Giorgio Cini Foundation
The Giorgio Cini Foundation is a non-profit cultural institution based in Venice, Italy. It was constituted by Vittorio Cini, in memory of his son Giorgio, with the aim of restoring the Island of San Giorgio Maggiore (devastated after 100 years of military occupation) and of creating an international cultural centre that would re-integrate the Island into the life of Venice.
The Giorgio Cini Foundation’s mission is to promote the redevelopment of the monumental complex on the Island of San Giorgio Maggiore and encourage the creation and development of educational, social, cultural and artistic institutions in its surrounding territory.
The creation of the Foundation was one of the most considerable private initiatives of the 20th century. The importance of this undertaking was borne out by the initial investment committed to rehabilitate the Island and by the many events the Foundation has promoted or hosted since. It is further substanstiated by the cultural patrimony conserved on the Island and, since 1984, at the Gallery of Palazzo Cini at San Vio.
Alongside the Foundation’s commitment to its own research and the conferences and seminars growing out of this work, the Island welcomes events sponsored by distinguished cultural and scientific organisations. It has even been the site of major international summits (inprimis the G7 in 1980 and 1987).
The role of the Giorgio Cini Foundation is attested by the many highly esteemed intellectuals, artists, politicians and economists who have been involved in its programme, and by the recollections of scholars and guests who have spent time on the Island.
The new heart of the restyled user services in the Giorgio Cini Foundation library complex is the “Nuova Manica Lunga”: the monumental space of the former dormitory of the Benedictine fathers, originally designed by Giovanni Buora; an unique facility created according to the latest and highest international standards of library economics.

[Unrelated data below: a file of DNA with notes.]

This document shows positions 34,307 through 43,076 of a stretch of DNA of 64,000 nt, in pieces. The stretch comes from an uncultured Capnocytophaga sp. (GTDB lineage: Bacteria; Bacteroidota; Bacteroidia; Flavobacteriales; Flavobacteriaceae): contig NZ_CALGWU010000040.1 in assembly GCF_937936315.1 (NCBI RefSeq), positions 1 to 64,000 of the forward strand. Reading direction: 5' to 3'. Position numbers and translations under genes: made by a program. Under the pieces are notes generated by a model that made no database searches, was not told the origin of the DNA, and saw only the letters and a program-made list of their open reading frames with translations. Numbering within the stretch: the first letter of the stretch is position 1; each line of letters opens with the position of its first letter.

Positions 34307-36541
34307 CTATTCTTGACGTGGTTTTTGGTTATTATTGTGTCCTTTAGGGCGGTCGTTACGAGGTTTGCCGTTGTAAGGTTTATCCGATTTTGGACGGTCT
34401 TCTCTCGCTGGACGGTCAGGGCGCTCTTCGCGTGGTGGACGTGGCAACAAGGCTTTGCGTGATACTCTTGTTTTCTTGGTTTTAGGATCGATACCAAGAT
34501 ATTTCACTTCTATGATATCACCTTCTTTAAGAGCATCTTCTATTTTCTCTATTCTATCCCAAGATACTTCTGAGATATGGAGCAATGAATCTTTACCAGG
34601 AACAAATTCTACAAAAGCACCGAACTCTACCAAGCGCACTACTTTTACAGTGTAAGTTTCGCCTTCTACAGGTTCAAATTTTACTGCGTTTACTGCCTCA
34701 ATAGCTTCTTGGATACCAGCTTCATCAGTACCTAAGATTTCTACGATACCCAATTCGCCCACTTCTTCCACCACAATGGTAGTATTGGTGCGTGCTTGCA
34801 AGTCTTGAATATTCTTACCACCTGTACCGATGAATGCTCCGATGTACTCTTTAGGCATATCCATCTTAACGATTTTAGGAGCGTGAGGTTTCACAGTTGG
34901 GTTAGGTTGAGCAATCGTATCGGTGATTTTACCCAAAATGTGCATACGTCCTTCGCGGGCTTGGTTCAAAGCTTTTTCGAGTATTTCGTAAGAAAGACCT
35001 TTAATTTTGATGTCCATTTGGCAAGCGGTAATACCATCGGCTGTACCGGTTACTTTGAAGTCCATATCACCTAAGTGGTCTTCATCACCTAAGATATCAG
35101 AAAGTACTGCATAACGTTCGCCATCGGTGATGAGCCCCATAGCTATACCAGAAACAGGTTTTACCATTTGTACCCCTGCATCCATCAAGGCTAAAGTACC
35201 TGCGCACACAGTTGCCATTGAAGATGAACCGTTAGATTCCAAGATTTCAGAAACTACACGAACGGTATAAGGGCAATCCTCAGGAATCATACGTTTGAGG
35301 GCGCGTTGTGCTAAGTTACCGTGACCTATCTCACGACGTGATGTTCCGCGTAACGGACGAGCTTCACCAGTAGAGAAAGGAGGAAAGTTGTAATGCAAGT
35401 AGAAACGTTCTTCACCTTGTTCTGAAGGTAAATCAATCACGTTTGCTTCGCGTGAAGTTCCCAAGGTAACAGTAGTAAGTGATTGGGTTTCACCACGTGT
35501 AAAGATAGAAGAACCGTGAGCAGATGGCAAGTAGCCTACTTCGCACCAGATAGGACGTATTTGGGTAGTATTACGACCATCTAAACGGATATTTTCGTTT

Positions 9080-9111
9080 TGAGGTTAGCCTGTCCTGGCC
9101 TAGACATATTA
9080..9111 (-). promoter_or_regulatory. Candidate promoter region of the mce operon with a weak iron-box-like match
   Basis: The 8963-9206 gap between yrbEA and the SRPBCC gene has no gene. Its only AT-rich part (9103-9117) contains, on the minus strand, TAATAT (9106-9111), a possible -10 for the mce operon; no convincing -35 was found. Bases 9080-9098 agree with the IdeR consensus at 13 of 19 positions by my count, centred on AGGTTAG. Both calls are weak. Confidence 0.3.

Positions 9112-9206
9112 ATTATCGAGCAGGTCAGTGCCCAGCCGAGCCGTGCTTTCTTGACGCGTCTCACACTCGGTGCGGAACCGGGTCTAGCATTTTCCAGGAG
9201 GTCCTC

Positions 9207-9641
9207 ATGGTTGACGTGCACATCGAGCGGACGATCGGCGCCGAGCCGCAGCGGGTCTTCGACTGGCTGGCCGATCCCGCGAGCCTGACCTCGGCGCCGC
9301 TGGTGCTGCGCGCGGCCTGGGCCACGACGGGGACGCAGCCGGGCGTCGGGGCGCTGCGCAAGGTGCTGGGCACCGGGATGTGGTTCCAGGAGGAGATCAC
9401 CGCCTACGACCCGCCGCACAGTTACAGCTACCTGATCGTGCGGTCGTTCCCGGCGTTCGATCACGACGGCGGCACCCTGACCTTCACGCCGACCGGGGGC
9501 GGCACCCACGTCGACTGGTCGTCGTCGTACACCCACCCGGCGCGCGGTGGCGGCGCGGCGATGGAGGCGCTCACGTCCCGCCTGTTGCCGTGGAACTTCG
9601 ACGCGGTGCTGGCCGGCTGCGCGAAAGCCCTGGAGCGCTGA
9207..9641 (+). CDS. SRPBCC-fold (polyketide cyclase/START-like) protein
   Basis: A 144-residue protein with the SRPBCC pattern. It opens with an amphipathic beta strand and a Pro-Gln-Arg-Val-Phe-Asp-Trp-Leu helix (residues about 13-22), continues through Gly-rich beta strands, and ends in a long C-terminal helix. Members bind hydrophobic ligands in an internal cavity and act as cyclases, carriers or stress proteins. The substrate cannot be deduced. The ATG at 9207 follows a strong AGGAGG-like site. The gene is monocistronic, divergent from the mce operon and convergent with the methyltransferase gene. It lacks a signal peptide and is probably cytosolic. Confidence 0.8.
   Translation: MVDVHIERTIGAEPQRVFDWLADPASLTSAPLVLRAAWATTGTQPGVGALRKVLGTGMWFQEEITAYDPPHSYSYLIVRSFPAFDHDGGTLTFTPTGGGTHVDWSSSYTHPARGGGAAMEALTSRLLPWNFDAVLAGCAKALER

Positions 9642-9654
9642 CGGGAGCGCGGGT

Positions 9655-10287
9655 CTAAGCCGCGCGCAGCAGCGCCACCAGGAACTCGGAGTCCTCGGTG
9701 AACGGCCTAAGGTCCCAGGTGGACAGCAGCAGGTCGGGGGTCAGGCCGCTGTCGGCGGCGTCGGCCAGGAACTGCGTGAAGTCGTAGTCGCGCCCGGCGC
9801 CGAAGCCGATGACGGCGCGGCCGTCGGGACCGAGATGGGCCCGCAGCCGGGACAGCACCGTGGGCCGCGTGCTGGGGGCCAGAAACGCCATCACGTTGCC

The architectural and redevelopment project for the spaces was undertaken by Michele De Lucchi, the winner of an international competition held in 200a5. He was then commissioned to refurbish the “Manica Lunga” for its new use. De Lucchi’s design has given shape to an open-plan multidisciplinary space making available to users the invaluable materials, often not found elsewhere.
The “Nuova Manica Lunga” represent the ideal “piazza” of the recently formed“Vittore Branca International Center for the Study of Italian Culture” where young researchers and expert scholars can stay while working in the Fondazione Giorgio Cini libraries. The International Center for the Study of Italian Culture is named after Vittore Branca – a world-renowned Italianist who was Secretary General of the Fondazione Giorgio Cini.
The Giorgio Cini Foundation library possessions include sections on the history of Venice, literature, theatre and opera, relations between Venice and the East, and relations between Venice and Europe. The most significant section, however, is undoubtedly that dedicated to the history of art, which has over 150,000 books and collections of periodicals (around 800 titles, of which over 200 are current titles).
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